The OER Research Hub team are at OE Global in Banff, Canada this week, and it seems like a great opportunity to launch the prototype tool we have developed to help people navigate some of our open results. We’ve been working on developing a tool that would help us to exploit our data set in this way for some time. The tool allows live exploration of more than 7,000 surveys results covering most countries around the world. Just for the purposes of illustration, here is the coverage we have in the North American continent.
Here are the question areas you can explore in the present iteration:
Learning and teaching profiles
- In which subjects do you normally use OER?
- In which ways have you accessed the internet in the past three months?
- What are your main reasons for OER?
- In which (of the following) ways have you used OER?
- Which (of the following) types of OER have you used?
- For which (of the following) purposes have you used OER in your teaching?
- Which (of the following) OER repositories have you used?
- Which (if any) of the following factors would make you more likely to select a particular resource when searching for educational content?
Challenges and Solutions
- Which challenges (if any) do you face when using OER?
- Which (if any) of these techniques do you use to support your use of OER?
- To what extent do you agree with the following statements about the impact on your teaching of using OER?
- Based on your experience as a teacher, to what extent do you agree with the following statements?
- In which of these ways, if any, has your use of OER made an impact on your formal studies?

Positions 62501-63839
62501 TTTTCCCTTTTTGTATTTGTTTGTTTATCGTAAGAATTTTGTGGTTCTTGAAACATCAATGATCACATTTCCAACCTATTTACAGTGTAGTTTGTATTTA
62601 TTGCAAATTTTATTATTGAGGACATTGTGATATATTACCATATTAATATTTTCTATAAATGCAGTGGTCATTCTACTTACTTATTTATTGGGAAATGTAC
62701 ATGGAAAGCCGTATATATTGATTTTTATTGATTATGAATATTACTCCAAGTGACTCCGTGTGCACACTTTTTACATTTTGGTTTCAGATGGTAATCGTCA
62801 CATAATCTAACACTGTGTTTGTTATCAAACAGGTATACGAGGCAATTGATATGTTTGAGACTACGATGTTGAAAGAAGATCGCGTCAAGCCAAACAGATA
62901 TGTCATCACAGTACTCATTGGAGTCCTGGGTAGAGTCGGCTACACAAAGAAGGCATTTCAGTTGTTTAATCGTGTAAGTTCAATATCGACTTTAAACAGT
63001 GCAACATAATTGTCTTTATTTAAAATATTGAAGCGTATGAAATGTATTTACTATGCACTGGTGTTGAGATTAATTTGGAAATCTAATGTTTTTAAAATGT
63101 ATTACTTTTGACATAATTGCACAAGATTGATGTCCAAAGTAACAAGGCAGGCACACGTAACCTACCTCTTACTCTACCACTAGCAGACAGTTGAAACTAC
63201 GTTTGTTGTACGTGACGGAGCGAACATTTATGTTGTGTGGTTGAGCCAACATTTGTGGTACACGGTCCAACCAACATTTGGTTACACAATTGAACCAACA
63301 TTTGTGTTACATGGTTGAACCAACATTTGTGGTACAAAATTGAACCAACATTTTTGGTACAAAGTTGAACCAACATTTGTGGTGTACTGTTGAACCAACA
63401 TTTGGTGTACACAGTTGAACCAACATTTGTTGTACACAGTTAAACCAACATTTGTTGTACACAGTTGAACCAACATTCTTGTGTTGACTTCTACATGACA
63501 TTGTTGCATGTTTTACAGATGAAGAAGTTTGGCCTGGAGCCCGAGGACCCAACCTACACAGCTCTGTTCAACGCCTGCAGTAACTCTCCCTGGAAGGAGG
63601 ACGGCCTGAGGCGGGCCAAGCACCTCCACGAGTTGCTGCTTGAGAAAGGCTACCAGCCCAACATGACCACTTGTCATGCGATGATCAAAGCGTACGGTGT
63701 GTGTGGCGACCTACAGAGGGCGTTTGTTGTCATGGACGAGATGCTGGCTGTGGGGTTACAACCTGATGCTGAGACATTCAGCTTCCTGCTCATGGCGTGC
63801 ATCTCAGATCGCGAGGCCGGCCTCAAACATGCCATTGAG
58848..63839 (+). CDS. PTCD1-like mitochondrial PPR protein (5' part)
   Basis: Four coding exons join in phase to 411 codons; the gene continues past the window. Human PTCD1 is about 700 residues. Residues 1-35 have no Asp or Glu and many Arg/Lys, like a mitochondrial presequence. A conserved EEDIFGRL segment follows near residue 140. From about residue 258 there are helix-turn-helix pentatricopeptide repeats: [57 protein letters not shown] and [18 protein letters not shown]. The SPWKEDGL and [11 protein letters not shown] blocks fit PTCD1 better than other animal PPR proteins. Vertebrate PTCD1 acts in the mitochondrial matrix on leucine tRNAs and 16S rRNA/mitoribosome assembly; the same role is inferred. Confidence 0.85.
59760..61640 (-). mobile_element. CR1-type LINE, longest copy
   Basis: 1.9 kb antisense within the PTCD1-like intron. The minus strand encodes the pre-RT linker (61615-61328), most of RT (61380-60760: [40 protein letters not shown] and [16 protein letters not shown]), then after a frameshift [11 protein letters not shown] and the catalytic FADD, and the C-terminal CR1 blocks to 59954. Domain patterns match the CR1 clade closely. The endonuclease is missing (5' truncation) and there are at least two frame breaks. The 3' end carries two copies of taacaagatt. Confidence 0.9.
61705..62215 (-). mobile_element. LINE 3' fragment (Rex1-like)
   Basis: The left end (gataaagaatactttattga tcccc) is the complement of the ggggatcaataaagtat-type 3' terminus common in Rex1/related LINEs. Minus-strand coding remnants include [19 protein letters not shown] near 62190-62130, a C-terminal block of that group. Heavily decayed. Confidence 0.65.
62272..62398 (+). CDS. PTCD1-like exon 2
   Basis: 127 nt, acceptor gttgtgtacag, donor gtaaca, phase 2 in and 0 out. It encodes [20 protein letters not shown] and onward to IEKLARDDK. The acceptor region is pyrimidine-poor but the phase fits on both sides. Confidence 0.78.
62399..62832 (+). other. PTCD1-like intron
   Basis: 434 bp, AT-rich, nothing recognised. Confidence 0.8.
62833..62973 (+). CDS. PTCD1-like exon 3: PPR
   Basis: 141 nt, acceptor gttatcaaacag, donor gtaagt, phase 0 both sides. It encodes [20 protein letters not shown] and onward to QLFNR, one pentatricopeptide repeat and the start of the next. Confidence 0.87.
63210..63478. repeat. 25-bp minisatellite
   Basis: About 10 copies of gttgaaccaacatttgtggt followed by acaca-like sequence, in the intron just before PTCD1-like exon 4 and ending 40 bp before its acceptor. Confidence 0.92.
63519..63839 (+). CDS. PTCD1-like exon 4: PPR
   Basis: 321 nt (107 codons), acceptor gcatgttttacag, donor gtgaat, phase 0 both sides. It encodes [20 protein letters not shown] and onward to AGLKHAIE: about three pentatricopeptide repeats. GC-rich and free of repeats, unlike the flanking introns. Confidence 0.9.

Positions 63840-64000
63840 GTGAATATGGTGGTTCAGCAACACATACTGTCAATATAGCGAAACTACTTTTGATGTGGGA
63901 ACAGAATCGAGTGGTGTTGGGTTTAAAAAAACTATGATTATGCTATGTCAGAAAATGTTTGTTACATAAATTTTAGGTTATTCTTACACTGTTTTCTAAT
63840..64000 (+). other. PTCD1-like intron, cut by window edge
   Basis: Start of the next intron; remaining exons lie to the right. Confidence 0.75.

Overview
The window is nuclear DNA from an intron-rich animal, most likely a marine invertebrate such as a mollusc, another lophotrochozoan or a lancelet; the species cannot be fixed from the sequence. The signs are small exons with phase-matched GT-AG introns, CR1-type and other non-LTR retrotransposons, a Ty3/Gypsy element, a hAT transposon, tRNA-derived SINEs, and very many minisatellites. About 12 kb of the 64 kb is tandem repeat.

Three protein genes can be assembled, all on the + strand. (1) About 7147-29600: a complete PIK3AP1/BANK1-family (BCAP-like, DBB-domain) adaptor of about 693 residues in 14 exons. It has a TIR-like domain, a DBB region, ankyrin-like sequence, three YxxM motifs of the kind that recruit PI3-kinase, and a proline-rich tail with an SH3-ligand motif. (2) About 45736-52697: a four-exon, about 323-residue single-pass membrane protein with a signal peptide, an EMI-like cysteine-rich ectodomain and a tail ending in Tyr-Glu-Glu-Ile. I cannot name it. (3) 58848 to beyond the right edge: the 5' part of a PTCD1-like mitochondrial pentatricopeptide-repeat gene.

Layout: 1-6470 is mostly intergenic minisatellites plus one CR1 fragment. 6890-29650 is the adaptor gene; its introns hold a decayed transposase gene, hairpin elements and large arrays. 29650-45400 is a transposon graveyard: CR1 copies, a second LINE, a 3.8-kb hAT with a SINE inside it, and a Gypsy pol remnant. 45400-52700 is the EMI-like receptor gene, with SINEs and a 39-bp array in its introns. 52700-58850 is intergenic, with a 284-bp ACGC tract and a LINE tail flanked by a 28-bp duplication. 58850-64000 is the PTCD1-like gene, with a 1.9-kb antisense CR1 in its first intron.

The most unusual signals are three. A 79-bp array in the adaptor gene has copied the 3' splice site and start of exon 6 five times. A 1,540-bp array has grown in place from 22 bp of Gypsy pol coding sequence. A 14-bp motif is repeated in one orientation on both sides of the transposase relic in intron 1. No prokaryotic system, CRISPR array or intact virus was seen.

- As a result of using OER, are you more or less likely to engage in any of the following behaviours?
- When using OER, which features do you feel motivate you in your studies
Results can be further refined using the filters on the left side of the tool, meaning that results can be displayed according to role (educator, formal learner, informal learner, etc.), age, gender, educational level, disability, sector, and so on. You can add as many filters as you like but only one question can be displayed at one time. But you can generate tables and graphs on the fly. They look like this:
The full dataset is also available for download from the site as a Google Fusion table or a good old CSV file.
This is very much an experimental tool for us and we welcome feedback on how useful people find it. Also, do let us know if you find bugs or see something weird! We’re also interested in ideas you might have for new features or questions we might ask in the future.
Since this is the prototype, should you want to cite data from the open data set, it’s probably best to get in touch with the project so we can verify it and make sure it is up to date.
Thanks to the team and especially to developer Martin Hawksey for their work in developing the Survey Data Explorer!